Just hours after Seraphine and her twin brother, Danny, were born, their mother committed suicide by throwing herself off a cliff on the huge family estate in Norfolk, England, and the family’s young au pair ran away. Immediately there were rumors in town of magical practices and a curse. Now Seraphine is an adult and her father has just died in a freak accident. While sorting through his possessions, she discovers a photo taken on the day she was born. The photo shows her mother and father, smiling happily and holding just one baby. Where is Danny? Why would her mother take her own life when she appeared so happy only a short time before? The mysterious photo sets Seraphine on a quest to finally discover the truth about her birth and the tragedy that immediately followed. This gothic suspense tale will stretch your imagination and keep you enthralled until the last page.


More New Books (See New Books Display)



  • Cabin Fever: The Harrowing Journey of a Cruise Ship at the Dawn of a Pandemic by Michael Smith, 612.865/5 SMI
  • The Dark Queens: The Bloody Rivalry That Forged the Medieval World by Shelley Puhak, 944.024 PUH
  • Downton Shabby: One American’s Ultimate DIY Adventure Restoring His Family’s English Castle by Hopwood DePree, 720.941 DEP
  • The Power of Regret: How Looking Backward Moves Us Forward by Daniel Pink, 153.8 PIN
  • South to America: A Journey Below the Mason-Dixon to Understand the Soul of a Nation by Imani Perry, 973.004/4 PER
  • Strangers No More by Bill Griffeth, BIO 921 GRI
  • The Ugly Cry by Danielle Henderson, BIO 921 HEN
  • What If? 2: Additional Serious Scientific Answers to Absurd Hypothetical Questions by Randall Munroe, 500 MUN
  • Why Has Nobody Told Me This Before? by Julie Smith, 153.803 SMI


  • Bayview High Series by Karen McManus, FICTION MCMAN [AMER]
  • Before She Was Found by Heather Gudenkauf, FICTION GUDEN [AMER]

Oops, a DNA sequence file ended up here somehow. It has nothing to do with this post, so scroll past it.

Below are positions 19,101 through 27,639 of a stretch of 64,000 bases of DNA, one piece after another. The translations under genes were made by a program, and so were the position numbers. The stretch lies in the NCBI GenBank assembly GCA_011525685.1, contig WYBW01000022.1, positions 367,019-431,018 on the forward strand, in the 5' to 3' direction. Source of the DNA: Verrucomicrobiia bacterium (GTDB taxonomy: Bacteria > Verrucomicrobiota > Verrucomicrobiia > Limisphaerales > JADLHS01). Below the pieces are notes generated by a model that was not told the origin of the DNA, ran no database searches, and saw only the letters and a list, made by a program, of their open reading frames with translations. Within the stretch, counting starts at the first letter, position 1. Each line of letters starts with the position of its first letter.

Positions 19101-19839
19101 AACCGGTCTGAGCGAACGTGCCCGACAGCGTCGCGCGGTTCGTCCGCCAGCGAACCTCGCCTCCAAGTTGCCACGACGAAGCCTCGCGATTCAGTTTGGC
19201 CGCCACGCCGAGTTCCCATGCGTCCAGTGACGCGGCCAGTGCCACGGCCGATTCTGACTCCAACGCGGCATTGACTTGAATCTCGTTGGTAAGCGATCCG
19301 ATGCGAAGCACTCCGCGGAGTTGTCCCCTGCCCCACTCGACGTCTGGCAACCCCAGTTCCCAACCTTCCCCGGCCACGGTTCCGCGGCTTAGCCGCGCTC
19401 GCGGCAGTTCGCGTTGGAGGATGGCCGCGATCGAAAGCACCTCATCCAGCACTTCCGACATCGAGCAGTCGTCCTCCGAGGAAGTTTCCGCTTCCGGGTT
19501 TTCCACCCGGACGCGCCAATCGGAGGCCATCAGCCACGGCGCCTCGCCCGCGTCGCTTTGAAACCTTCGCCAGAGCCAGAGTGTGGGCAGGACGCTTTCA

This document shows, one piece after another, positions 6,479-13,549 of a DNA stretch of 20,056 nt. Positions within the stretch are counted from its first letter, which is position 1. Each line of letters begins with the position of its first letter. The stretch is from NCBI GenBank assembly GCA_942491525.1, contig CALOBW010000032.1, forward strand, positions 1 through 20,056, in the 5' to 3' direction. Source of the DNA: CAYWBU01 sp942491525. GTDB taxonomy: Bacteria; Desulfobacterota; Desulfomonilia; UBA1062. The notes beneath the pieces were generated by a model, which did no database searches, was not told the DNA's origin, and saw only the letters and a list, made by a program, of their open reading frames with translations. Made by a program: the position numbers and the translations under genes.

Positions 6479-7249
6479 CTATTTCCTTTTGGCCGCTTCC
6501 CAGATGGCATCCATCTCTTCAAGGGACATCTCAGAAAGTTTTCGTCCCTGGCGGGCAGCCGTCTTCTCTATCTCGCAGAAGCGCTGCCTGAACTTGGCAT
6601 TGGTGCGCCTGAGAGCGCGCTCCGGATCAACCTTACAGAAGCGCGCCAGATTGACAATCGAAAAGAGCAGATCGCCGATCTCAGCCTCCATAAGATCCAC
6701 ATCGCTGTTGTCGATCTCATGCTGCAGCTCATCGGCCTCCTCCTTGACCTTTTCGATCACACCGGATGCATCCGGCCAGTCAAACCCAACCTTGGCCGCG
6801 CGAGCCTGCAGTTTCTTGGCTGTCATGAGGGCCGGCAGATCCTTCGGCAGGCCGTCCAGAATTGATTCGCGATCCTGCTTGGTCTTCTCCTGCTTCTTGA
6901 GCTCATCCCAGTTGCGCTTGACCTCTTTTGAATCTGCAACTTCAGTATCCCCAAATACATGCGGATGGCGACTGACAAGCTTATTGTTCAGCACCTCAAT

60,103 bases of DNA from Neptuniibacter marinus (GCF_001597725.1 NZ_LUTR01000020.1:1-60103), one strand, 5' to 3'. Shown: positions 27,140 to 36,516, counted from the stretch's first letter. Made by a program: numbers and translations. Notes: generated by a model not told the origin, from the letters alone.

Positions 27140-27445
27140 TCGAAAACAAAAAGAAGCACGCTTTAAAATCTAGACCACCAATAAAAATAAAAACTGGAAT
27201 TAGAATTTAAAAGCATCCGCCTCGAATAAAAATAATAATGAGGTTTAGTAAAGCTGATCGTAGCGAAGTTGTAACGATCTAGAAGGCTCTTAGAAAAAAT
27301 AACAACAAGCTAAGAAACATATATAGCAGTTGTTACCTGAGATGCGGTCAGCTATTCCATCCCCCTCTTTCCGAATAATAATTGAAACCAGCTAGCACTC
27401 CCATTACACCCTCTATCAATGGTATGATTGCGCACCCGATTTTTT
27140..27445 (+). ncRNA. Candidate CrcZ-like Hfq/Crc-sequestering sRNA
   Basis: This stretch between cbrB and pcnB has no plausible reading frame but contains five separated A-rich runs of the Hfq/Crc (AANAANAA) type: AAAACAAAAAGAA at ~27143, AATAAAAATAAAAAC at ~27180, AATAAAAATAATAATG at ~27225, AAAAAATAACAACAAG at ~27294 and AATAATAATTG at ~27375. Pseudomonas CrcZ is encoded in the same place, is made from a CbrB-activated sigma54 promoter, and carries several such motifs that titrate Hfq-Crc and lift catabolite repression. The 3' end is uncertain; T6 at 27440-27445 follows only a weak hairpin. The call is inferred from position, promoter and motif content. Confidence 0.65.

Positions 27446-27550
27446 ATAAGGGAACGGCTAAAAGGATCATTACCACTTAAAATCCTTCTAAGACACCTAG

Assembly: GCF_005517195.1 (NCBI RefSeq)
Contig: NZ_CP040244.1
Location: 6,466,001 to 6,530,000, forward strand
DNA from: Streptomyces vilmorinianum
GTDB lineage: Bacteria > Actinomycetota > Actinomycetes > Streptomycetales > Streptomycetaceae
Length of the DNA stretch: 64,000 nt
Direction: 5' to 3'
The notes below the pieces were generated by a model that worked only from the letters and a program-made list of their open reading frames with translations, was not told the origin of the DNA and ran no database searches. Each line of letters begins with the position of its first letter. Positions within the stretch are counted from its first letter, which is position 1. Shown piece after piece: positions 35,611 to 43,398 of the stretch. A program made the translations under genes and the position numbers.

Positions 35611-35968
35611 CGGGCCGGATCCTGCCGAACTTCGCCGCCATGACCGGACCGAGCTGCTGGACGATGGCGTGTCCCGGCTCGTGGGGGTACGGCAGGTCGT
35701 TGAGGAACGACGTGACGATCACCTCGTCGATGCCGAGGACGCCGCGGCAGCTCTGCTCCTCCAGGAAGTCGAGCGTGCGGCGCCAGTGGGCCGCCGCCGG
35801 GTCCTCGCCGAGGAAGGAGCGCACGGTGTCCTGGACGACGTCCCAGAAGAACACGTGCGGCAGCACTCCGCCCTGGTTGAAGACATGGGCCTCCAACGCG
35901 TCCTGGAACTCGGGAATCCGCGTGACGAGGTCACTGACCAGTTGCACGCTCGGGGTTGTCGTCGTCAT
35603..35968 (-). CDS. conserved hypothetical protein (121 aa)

• Gallows Hill by Darcy Coates, FICTION COATE [AUST]
  • The Giver Quartet by Lois Lowry, FICTION LOWRY [AMER]
  • Hidden Pictures by Jason Rekulak, FICTION REKUL [AMER]
  • I Kissed Shara Wheeler by Casey McQuiston, FICTION MCQUI [AMER]
  • It Ends with Us Series by Colleen Hoover, FICTION HOOVE [AMER]
  • Jackal by Erin Adams, FICTION ADAMS [AMER]
  • The Last Rose of Shanghai by Weina Dai Randel, FICTION RANDA [CHIN]
  • Little Mercies by Heather Gudenkauf, FICTION GUDEN [AMER]
  • The Measure by Nikki Erlick, FICTION ERLIC [AMER]
  • Miss Peregrine’s Peculiar Children Series by Ransom Riggs, FICTION RIGGS [AMER]
  • Nothing More to Tell by Karen McManus
  • The Nurse’s Secret by Amanda Skenandore, FICTION SKENA [AMER]
  • Other Birds by Sarah Addision Allen, FICTION ALLEN [AMER]
  • Our Missing Hearts by Celeste Ng, FICTION NG [AMER]
  • The Purification Ceremony by Mark Sullivan, FICTION SULLI [AMER]
  • Rokesbys (Bridgerton Prequel) Series by Julia Quinn, FICTION QUINN [AMER]
  • See You Yesterday by Rachel Lynn Solomon, FICTION SOLOM [AMER]
  • The Seven Husbands of Evelyn Hugo by Taylor Jenkins Reid, FICTION REID [AMER]
  • Tomorrow, and Tomorrow, and Tomorrow by Gabrielle Zevin, FICTION ZEVIN [AMER]
  • The Violin Conspiracy by Brendan Slocumb, FICTION SLOCU [AMER]
  • White Horse by Erika Wurth, FICTION WURTH [AMER]
  • Witness by Karen Hesse, FICTION HESSE [AMER]
  • You’ll Be the Death of Me by Karen McManus, FICTION MCMAN [AMER]
MCC Library